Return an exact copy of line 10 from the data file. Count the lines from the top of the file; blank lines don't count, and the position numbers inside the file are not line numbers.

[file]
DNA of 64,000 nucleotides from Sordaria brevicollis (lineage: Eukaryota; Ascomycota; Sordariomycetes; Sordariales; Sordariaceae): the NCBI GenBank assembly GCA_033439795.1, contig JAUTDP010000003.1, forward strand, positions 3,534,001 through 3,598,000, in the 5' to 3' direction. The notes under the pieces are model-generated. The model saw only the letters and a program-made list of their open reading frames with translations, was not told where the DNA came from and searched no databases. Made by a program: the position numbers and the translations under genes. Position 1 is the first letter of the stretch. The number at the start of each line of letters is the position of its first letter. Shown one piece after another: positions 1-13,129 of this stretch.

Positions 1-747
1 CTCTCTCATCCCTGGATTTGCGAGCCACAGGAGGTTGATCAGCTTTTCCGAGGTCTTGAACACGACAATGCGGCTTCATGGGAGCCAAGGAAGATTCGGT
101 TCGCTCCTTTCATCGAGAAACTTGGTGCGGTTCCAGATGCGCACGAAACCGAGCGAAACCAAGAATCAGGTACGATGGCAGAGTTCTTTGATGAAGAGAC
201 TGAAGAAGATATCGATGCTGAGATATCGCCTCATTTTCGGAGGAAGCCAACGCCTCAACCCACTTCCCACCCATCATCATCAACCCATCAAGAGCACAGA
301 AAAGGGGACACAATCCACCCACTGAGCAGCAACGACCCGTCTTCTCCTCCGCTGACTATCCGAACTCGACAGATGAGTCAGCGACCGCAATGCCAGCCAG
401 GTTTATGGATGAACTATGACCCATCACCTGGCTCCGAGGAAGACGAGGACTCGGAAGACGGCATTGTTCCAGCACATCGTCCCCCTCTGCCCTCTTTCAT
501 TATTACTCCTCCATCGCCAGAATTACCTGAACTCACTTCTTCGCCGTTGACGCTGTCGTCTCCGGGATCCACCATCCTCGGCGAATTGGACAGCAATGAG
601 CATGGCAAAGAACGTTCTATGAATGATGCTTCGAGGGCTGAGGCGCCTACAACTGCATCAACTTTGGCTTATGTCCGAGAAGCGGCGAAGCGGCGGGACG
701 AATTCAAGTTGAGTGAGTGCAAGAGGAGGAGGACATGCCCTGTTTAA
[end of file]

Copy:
701 AATTCAAGTTGAGTGAGTGCAAGAGGAGGAGGACATGCCCTGTTTAA